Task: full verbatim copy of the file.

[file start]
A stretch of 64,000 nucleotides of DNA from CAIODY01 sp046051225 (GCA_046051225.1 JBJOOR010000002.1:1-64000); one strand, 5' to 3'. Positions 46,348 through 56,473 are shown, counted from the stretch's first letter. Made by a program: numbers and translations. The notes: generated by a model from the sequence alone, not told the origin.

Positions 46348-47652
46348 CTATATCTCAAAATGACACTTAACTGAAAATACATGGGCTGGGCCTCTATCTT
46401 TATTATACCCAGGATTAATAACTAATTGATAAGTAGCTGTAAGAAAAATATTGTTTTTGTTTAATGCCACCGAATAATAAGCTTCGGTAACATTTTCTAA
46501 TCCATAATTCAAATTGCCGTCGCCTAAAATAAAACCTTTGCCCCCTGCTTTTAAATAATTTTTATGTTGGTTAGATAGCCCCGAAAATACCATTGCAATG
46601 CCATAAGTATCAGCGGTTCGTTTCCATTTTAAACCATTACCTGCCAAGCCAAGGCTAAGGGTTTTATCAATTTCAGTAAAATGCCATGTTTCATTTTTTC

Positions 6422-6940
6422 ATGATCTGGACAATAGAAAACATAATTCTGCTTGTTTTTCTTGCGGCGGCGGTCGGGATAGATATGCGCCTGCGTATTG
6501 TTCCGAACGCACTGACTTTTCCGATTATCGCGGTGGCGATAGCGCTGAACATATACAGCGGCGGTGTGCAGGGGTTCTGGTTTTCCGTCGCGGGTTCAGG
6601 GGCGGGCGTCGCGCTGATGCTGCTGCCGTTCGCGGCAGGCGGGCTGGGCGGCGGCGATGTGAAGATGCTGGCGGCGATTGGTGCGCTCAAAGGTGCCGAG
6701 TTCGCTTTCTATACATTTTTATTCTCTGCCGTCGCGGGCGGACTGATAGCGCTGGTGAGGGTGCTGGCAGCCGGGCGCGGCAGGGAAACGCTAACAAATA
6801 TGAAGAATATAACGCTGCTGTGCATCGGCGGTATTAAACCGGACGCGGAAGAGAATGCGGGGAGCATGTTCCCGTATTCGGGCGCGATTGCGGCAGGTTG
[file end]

A stretch of 64,000 nucleotides of DNA from CAIODY01 sp046051225 (GCA_046051225.1 JBJOOR010000002.1:1-64000); one strand, 5' to 3'. Positions 46,348 through 56,473 are shown, counted from the stretch's first letter. Made by a program: numbers and translations. The notes: generated by a model from the sequence alone, not told the origin.

Positions 46348-47652
46348 CTATATCTCAAAATGACACTTAACTGAAAATACATGGGCTGGGCCTCTATCTT
46401 TATTATACCCAGGATTAATAACTAATTGATAAGTAGCTGTAAGAAAAATATTGTTTTTGTTTAATGCCACCGAATAATAAGCTTCGGTAACATTTTCTAA
46501 TCCATAATTCAAATTGCCGTCGCCTAAAATAAAACCTTTGCCCCCTGCTTTTAAATAATTTTTATGTTGGTTAGATAGCCCCGAAAATACCATTGCAATG
46601 CCATAAGTATCAGCGGTTCGTTTCCATTTTAAACCATTACCTGCCAAGCCAAGGCTAAGGGTTTTATCAATTTCAGTAAAATGCCATGTTTCATTTTTTC

Positions 6422-6940
6422 ATGATCTGGACAATAGAAAACATAATTCTGCTTGTTTTTCTTGCGGCGGCGGTCGGGATAGATATGCGCCTGCGTATTG
6501 TTCCGAACGCACTGACTTTTCCGATTATCGCGGTGGCGATAGCGCTGAACATATACAGCGGCGGTGTGCAGGGGTTCTGGTTTTCCGTCGCGGGTTCAGG
6601 GGCGGGCGTCGCGCTGATGCTGCTGCCGTTCGCGGCAGGCGGGCTGGGCGGCGGCGATGTGAAGATGCTGGCGGCGATTGGTGCGCTCAAAGGTGCCGAG
6701 TTCGCTTTCTATACATTTTTATTCTCTGCCGTCGCGGGCGGACTGATAGCGCTGGTGAGGGTGCTGGCAGCCGGGCGCGGCAGGGAAACGCTAACAAATA
6801 TGAAGAATATAACGCTGCTGTGCATCGGCGGTATTAAACCGGACGCGGAAGAGAATGCGGGGAGCATGTTCCCGTATTCGGGCGCGATTGCGGCAGGTTG